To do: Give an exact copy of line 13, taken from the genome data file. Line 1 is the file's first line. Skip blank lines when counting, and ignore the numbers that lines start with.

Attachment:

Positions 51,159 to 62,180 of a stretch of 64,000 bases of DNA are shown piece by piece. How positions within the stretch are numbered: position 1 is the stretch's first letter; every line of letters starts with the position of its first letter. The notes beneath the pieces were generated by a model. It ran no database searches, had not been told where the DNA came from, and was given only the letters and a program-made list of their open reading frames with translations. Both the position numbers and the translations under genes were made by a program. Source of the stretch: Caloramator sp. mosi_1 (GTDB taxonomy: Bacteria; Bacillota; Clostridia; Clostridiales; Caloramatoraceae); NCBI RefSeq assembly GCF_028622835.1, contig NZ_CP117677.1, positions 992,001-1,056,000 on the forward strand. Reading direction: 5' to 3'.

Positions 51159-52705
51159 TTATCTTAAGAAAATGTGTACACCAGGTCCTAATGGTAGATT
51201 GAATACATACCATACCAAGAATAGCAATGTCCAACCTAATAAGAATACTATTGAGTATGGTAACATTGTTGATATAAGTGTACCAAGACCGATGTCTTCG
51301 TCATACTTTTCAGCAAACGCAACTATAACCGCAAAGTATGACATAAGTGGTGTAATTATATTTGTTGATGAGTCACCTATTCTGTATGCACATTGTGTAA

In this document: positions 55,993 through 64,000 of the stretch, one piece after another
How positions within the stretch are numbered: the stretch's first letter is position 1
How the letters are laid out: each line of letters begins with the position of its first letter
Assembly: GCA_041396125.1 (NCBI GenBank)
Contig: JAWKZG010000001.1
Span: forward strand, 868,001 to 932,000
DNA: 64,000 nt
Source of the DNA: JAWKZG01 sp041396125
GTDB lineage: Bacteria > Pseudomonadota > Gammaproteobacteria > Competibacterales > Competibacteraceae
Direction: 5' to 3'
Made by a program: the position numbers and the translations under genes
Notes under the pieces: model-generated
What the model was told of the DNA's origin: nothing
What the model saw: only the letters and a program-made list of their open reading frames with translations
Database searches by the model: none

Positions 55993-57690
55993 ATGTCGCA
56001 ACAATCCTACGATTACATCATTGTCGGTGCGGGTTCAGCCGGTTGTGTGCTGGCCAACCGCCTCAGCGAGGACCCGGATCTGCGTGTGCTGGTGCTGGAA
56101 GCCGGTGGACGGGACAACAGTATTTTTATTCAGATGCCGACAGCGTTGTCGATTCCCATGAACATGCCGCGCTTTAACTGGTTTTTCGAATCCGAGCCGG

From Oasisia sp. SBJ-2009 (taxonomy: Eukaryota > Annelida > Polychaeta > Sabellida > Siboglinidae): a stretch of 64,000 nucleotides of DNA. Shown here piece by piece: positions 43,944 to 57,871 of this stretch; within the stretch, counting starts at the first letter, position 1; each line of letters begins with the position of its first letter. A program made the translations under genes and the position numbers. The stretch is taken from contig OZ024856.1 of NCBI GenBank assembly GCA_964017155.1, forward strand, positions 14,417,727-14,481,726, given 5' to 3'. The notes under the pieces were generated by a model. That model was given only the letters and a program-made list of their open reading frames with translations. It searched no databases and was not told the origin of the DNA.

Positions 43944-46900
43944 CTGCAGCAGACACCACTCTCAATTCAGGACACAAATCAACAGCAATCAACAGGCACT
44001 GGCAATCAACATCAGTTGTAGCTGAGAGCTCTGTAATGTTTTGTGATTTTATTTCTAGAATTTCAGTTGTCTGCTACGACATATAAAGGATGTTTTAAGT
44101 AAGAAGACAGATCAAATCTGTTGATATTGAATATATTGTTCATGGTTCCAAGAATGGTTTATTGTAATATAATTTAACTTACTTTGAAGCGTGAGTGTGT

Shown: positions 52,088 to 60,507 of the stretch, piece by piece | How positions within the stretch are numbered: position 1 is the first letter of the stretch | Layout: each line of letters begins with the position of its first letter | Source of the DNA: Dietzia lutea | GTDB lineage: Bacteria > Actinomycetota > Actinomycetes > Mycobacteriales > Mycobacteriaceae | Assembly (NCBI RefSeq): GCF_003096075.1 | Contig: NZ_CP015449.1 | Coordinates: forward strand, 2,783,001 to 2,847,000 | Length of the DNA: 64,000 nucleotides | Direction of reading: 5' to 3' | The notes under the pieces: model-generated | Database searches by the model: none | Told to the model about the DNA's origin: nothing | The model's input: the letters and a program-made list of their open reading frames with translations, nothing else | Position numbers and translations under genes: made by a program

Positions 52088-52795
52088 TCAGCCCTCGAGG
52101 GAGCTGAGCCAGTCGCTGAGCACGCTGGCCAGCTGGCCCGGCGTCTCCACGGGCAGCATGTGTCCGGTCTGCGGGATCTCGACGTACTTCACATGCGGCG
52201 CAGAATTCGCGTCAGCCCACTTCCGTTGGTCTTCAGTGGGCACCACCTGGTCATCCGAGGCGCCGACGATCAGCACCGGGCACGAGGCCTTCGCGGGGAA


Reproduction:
Source of the DNA: JAWKZG01 sp041396125